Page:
CFA Press Release: "The universe is 13.8 billion years old, while our planet formed just 4.5 billion years ago. Some scientists think this time gap means that life on other planets could be billions of years older than ours. However, new theoretical work suggests that present-day life is actually premature from a cosmic perspective."
"Astronomers Aaron Smith and Volker Bromm of The University of Texas at Austin, working with Avi Loeb of the Harvard-Smithsonian Center for Astrophysics, have discovered evidence for an unusual kind of black hole born extremely early in the universe. They showed that a recently discovered unusual source of intense radiation is likely powered by a "direct-collapse black hole," a type of object predicted by theorists more than a decade ago."
Adam Riess, Nobel Laureate and ’96 alumnus of the Harvard Astronomy Department, has just been named a Bloomberg Distinguished Professor at Johns Hopkins. Supported by a $350M gift from Michael Bloomberg, the BDPs will form a cohort of 50 world-class, interdisciplinary scholars at Johns Hopkins. Adam is the 7th internally selected faculty member to be chosen for this honor.
Dave Charbonneau has been awarded the 2016 Blavatnik National Award for Young Scientists in Physical Sciences & Engineering. The award citation recognizes: "pioneering discoveries in the field of exoplanets and the development of novel observational methods to detect and characterize exoplanets with the ultimate goal of discovering habitable worlds".
Professor Daniel Eisenstein was selected by the Simons Foundation as a 2016 Simons Investigator. "The Simons Investigators program provides a stable base of support for outstanding scientists, enabling them to undertake long-term study of fundamental questions."
Astronomers announced today that they have found the organic molecule methyl alcohol, or methanol, in the TW Hydrae protoplanetary disk. This is the first such detection of this chemical compound in a young planet-forming disk. Because methanol forms on the icy coatings of small dust grains, this discovery provides a window into the region where comets likely are forming.
"Our Earth consists of silicate rocks and an iron core with a thin veneer of water and life. But the first potentially habitable worlds to form might have been very different. New research suggests that planet formation in the early universe might have created carbon planets consisting of graphite, carbides, and diamond. Astronomers might find these diamond worlds by searching a rare class of stars.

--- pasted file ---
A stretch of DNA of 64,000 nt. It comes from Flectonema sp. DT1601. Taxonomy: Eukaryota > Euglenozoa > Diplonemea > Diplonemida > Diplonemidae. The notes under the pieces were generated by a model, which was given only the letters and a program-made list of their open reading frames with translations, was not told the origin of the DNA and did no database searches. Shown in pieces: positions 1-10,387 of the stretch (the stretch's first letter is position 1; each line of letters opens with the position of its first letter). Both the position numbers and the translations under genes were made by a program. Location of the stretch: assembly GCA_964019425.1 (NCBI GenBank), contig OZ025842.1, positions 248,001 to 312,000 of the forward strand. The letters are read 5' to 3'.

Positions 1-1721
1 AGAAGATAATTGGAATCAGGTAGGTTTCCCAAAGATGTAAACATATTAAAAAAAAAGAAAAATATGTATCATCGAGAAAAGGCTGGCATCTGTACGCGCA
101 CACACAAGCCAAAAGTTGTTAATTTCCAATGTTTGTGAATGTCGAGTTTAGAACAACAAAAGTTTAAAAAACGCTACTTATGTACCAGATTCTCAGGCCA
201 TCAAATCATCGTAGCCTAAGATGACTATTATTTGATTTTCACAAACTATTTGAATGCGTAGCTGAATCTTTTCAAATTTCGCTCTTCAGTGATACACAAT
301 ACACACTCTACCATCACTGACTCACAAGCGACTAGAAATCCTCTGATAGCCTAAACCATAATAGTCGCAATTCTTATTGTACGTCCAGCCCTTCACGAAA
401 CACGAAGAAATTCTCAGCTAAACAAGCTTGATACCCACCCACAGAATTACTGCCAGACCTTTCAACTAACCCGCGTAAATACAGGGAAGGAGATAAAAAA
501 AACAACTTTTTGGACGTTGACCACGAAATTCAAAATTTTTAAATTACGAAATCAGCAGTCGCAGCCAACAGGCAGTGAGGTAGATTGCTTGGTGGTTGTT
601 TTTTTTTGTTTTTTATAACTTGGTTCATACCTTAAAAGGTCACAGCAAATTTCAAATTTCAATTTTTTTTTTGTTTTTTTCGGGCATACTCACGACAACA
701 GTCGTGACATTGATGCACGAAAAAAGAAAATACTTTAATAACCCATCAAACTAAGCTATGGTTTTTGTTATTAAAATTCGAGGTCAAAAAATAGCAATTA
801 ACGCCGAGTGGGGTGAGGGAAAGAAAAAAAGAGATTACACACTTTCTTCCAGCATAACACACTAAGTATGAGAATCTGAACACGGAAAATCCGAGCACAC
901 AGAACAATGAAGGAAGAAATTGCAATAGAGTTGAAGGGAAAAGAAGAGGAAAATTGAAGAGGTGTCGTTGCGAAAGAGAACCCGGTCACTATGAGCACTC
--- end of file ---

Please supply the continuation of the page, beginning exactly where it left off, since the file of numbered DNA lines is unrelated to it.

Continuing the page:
The graduate student retreat was a success again this year! Roughly 20 students participated (including 5 first-years) in a day trip to Salem, MA. Students explored Salem, visited the Friendship ship, went kayaking, paddle boarding, and fishing. At the end of the day, they gathered for an outdoor barbecue with a beautiful view of the harbor.
Dave Charbonneau and Avi Loeb joined forces to announce honors and awards at the annual Honors Colloquium on Monday, May 23. Among the many students cited, two undergraduates received Goldberg Prizes (Tom Leith and Matt Pasquini) and two graduates received Fireman Fellowships (Maria Drout and Elisabeth Newton). … Read more about 2016 Astronomy Honors Colloquium and Picnic
Alyssa Goodman has been selected to join the 50 other women and men, who are the 2016–2017 fellowship class at the Radcliffe Institute for Advanced Study at Harvard University, where the acceptance rate to the fellowship program this year was just under 4 percent.
David Charbonneau, Harvard Astronomy, was one of five faculty selected as Harvard College Professors, a five-year appointment that provides them with extra support for research or scholarly activities.
Prof. Edo Berger has been named one of the winners of the third annual Star Family Challenge for Promising Scientific Research, a faculty research award program established at the suggestion of James A. Star ’83. The Star Family Challenge provides seed funding for high-risk, high-impact projects in the natural and social sciences.
"World-famous theoretical cosmologist Stephen W. Hawking discussed the history of and recent breakthroughs in research on black holes at the inauguration of Harvard's Black Hole Initiative in Sanders Theatre on Monday afternoon.